Posted by TrickyEcon on Wednesday, July 15, 2009 at 9:14pm.
There is a graph showing the expansion path and three curves at 120, 180, 240 output levels.The expansion path hits these lines at(120) 20 (C)(capital units) 4(L)(Labor units, (180) 40 (C) 6(L), (240) 50(C) 8(L). There are three straight lines in faded gray that run with these curves...(120) 40(C) to 8(L), (180) 60(C) to 12(L), (240) 90 (C) to 18 (L)...I hope this helps recreate the graph?
Capital runs by 10's to 100 on the left-vertically and Labor runs by 2's to 20 horizontally
The production engineers at Impact Industries have derived the expansion path shown in the following figure described above. The price of labor is $100 per unit.
A.) What price does Impact Industries pay for capital?
B.) If the manager at Impact decides to produce 180 units of output, how much labor and capital should be used in order to minimize total costs?
C.) What is the total cost of producing 120, 180 and 240 units of output in the long run?
D.) Impact Industries originally built the plant (i.e. purchased the amount of capital) designed to produce 180 units operatimally. In the short run with capital fixed, if the manager decides to expand production to 240 units, what is the amount of labor and capital that will be used? (Hint: How must the firm expand output in the short run when capital is fixed?)
E.) Given your answer to part d, calculate the average variable, average fixed, and average total cost in the short run.
Can you help Economyst?
- Economics - economyst, Thursday, July 16, 2009 at 10:35am
ok,I think I understand your graph description.
The three curves are isoquants, showing the mix of L and C that could be combined to produce a particular level of output. The three straight lines are budget constraints, showing the amounts of L and C that could be used given a fixed budget.
I presume that expansion path line goes exactly through the points where the Isoquant is tangent (touches) the budget constraint. If NO, then I dont understand your graph and my answers are null and void.
A) pick a budget constraint, say the first. The constraint touches the L axis at 8. So, with this constraint, the budget is 8*100 = $800. The constraint touches the C axis at 40. Ergo, price of C is 800/40 = $20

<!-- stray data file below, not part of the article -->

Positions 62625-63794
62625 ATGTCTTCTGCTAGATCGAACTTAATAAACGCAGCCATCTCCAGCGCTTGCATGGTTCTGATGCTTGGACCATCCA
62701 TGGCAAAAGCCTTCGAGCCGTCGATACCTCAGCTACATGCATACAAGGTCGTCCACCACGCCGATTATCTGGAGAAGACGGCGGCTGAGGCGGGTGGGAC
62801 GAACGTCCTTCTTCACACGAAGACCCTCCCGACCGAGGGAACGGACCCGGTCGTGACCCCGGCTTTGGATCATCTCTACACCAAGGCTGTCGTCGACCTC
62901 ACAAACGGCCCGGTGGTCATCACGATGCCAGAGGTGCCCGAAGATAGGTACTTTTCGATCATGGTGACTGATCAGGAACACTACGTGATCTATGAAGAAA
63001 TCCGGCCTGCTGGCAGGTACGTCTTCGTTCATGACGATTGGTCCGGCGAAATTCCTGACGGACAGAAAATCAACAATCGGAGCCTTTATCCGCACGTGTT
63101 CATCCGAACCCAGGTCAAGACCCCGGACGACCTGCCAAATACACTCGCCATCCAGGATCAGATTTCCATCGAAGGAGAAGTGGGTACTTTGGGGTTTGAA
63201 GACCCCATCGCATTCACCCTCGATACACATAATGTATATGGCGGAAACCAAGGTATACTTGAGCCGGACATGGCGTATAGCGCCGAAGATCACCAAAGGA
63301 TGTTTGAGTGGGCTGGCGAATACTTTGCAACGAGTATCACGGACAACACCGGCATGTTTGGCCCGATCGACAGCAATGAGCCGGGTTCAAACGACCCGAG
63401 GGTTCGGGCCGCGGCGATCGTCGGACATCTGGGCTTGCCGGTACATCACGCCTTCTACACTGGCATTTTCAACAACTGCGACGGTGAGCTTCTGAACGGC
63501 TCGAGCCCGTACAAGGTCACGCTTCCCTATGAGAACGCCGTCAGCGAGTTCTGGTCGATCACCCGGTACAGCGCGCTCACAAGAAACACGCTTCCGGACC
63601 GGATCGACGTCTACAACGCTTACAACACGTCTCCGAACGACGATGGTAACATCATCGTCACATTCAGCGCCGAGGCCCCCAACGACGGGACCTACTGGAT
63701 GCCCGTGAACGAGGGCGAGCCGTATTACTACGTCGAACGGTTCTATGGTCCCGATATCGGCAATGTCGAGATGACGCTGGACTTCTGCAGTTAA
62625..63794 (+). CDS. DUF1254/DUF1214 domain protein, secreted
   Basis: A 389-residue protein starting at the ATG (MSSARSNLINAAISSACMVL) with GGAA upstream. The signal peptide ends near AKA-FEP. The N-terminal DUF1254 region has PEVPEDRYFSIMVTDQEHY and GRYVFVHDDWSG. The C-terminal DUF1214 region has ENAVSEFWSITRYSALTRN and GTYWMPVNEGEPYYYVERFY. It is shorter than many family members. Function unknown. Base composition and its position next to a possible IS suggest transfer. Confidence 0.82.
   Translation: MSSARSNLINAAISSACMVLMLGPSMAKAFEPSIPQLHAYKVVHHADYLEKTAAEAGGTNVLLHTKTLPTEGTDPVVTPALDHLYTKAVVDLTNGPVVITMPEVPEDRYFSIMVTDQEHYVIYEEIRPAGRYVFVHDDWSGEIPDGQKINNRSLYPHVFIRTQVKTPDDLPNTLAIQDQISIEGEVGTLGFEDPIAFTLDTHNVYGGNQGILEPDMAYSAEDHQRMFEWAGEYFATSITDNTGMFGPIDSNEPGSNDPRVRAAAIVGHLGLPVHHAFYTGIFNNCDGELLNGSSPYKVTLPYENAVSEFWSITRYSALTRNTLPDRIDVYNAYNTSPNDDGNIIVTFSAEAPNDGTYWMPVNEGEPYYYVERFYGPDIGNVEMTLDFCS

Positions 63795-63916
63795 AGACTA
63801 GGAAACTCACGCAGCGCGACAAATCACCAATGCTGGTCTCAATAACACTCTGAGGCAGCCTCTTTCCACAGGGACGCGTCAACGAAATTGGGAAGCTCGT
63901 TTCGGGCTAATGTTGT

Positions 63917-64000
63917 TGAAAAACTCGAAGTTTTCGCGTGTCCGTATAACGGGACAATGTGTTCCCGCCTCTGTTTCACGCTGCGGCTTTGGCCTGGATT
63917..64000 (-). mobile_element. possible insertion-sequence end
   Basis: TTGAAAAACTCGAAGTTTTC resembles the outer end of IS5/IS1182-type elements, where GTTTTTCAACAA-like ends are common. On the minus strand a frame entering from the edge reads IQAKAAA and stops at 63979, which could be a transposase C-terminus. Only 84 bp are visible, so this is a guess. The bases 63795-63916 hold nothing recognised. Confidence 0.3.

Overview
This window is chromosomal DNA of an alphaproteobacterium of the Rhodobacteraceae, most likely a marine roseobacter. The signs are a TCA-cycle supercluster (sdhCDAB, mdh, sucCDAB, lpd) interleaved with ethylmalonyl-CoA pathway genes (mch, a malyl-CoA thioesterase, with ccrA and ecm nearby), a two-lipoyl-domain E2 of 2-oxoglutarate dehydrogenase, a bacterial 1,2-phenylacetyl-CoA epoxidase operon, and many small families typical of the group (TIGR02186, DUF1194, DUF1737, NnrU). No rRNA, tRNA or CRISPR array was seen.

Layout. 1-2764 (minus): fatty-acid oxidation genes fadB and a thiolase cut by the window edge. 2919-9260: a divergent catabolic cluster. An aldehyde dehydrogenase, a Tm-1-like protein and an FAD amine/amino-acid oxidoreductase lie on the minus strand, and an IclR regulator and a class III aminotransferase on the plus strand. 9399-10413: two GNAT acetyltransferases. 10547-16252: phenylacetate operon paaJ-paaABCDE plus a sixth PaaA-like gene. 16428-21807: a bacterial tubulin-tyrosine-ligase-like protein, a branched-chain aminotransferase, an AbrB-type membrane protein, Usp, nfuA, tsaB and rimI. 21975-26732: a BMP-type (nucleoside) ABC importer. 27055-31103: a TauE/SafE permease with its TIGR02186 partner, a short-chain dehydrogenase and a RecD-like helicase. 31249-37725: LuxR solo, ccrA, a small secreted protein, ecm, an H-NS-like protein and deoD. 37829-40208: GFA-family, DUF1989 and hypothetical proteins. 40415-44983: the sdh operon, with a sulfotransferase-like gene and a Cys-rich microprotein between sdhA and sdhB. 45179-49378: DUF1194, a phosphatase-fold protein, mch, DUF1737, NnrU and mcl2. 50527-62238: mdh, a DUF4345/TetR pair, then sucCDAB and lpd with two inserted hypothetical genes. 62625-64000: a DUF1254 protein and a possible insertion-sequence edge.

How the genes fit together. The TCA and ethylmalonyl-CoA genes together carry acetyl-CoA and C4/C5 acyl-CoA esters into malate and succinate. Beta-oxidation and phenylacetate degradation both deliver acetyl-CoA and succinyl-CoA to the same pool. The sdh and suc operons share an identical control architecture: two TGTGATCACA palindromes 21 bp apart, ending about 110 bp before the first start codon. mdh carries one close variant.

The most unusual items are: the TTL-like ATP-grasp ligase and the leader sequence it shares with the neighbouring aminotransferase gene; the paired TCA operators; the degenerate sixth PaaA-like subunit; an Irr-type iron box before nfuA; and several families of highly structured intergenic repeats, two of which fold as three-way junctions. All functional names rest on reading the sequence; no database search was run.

B) On the expansion path where the 180-Isoquat touches the budget constraint; C=40 and L=6
C) At the 180-production total cost is 40*20 + 6*100. = 1400. Repeat for the 120 level and the 240 level.
D) The optimal level of C at 180-production is 40. Draw a horizontal line at C=40. Where does the line hit the 240-Isoquant? This is the amount of L needed to produce output at 240 with C fixed at 40.
E) Variable costs are L*$100, fixed costs are C*$20. Take the L under D. AVC=L*100/240. AFC = (40)*20/240. ATC= ((L*100)+(40*20))/240.
- Economics - Candis, Sunday, October 25, 2009 at 5:39pm
I have to say that I like to check my answers with yours before I submit an assignment. You are a wonderful resource for anyone that is unsure about their answers. On this one, I know that it is difficult not having the graph, and you are only using the information that you are given, but just so you, or anyone reading this knows, if you check the graph capital actually hits 180 units of output at 30 units for the optimal level. I would hope that everone that is using your site is checking thier answers, and not just copying from here.
- Economics - dt, Thursday, February 5, 2015 at 8:57pm
I really appreciate all the help this site provides. I agree check the figures that are given since the person posting the question may type the wrong number such as above. Thank you very much-it helps me think though the answers. Not sure I would even know where to start otherwise.
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